Evaluation of Arthroscopic ACL Reconstruction by 3 different Techniques
Amit Ahluwalia1, Atul Mishra2, Rajul Rastogi3* and Pallavi Ahluwalia4
1Senior Consultant Orthopedics, Moradabad, UP, India
2Senior Consultant Orthopedics, Fortis Hospital, Noida, UP, India
3Associate Professor, Department of Radiodiagnosis, Teerthanker Mahaveer Medical College & Research Center, Moradabad, India
4Professor Department of Anesthesia, Teerthanker Mahaveer Medical College & Research Center, Moradabad, India
Submission: April 30, 2018; Published: May 31, 2018
*Corresponding author: Rajul Rastogi, Associate Professor, Department of Radiodiagnosis, Teerthanker Mahaveer Medical College & Research Center, Moradabad, Uttar Pradesh, India, Email: email@example.com
How to cite this article: Amit A, Atul M, Rajul R, Pallavi A. Evaluation of Arthroscopic ACL Reconstruction by 3 different Techniques. Ortho & Rheum Open Access J 2018; 12(1): 555827. DOI: 10.19080/OROAJ.2018.12.555827.
In the present era of increased human activity and trauma, more and more incidences of knee injuries especially anterior cruciate ligament are coming for medical work-up. With the recent development in imaging and arthroscopic techniques many approaches have evolved for management of ACL tears. The present article evaluates the outcome of ACL reconstruction by three different arthroscopic techniques.
The goal of arthroscopic anterior cruciate ligament (ACL) reconstruction is to restore joint function by restoring normal knee kinematics. Biomechanical studies have demonstrated that single bundle ACL reconstruction is insufficient for controlling rotation in extension. Double bundle ACL reconstruction has been shown to provide more improvement in knee stability theoretically because it more closely mimics the anatomic structure of ACL.
A growing body of literature has consistently reported a
safe, well tolerated procedure with a high degree of success.
An animal model study demonstrated the effect of treating the
degenerated tendon is for a return of Type 1 and 3 collagens
return to normal concentrations and ratios at three weeks 
(Figure 6). This suggests the mechanism of cutting and removing
the degenerated tendon has a stimulatory effect on the healing
process, postulated to be facilitated by the absence of diseased
tissue that has not resorbed.
Figure 1 shows the distribution of patients according to surgical technique used. The type of reconstruction selected was dictated by the need to obtain a sufficient length of hamstring graft and affordability of the patient for the implants OTLP (Table 1).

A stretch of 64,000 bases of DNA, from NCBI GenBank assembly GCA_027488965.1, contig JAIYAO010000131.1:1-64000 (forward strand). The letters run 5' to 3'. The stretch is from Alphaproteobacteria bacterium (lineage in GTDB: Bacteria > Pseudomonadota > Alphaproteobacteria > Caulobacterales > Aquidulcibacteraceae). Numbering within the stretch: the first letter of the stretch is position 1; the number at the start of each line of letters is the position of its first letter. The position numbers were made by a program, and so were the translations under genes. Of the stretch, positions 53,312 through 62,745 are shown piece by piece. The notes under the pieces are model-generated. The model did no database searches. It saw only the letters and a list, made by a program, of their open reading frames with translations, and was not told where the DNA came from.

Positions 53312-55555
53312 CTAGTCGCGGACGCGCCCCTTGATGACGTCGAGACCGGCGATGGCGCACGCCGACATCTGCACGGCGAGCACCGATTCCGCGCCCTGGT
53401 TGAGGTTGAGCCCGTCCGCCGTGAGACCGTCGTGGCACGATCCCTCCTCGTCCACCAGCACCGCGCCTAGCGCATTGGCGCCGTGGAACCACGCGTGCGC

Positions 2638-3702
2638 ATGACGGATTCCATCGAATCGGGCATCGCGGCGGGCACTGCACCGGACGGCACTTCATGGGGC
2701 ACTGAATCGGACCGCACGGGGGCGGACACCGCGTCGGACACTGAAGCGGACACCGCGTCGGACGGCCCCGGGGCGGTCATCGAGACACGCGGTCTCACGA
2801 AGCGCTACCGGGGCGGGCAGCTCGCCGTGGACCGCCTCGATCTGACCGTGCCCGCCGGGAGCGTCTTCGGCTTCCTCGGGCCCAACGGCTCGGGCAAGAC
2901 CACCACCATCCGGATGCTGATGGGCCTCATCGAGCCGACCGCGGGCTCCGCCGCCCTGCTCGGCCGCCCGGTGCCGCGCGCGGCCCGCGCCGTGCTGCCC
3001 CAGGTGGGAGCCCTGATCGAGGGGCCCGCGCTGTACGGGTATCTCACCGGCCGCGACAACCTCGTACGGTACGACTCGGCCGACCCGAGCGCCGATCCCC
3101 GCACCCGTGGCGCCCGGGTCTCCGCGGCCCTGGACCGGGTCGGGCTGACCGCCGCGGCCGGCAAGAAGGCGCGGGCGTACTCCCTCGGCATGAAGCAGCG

a. STG was harvested and the insertion was sacrificed.
b. Gracilis & ST were stitched together and quadrupled.
c. A tibial tunnel was drilled up to 7-8mm depending on the
diameter of quadrupled graft.
d. A femoral guide pin was positioned at 10.30 o’clock on
the right knee and 1.30 o’clock on the left knee with 90-
110° flexion at the knee, using an appropriate offset device
inserted through the AM portal .
e. An appropriate size tunnel was prepared.
f. Manual tensioning of the graft was done by constantly
pulling the graft and subjecting the knee through a full range
of motion 10 times.
g. Femoral fixation was done using endobutton (CL,
h. Tibial fixation was done keeping the knee in 30° flexion
with metal/ bio interference screw.
For AM femoral tunnel, a 4mm over the top guide was
inserted through the AM portal keeping the knee in about 100°
of flexion and placed on the proximal cortex of the intercondylar
notch at about 11 o’clock for the right knee and 1 o’clock for the
i. The point lies roughly at the same level in horizontal plane
in relation to AM tunnel in 90° knee flexion.
ii. The center of the PL bundle footprint is approximately
located at the crossing point of the long axis line of the ACL
attachment and a vertical line drawn through the contact
point between the femoral condyle and tibial plateau at 90°
of knee flexion.
iii. The socket was placed at 9 o’clock position for the right
knee and 3 o’clock position for the left knee.
iv. The position of the guide wire was rechecked by switching
the arthroscope from anterolateral to anteromedial portal.
There was no significant difference between the 3 groups
with respect to age at the time of surgery, sex and time to
surgery (Figures 13-17). The three surgical patient groups were
compared with respect to findings of physical examination and
subjective evaluation through Cincinnati Knee score (Tables 4 &
Based on the above study analysis, it can be concluded that
the overall outcome of the three surgical repair techniques for
ACL reconstruction is nearly same except for fewer complications
that have higher incidence with single-bundle technique.
Hence, the decision of right choice is based on clinical findings,
infrastructure available and financial issues.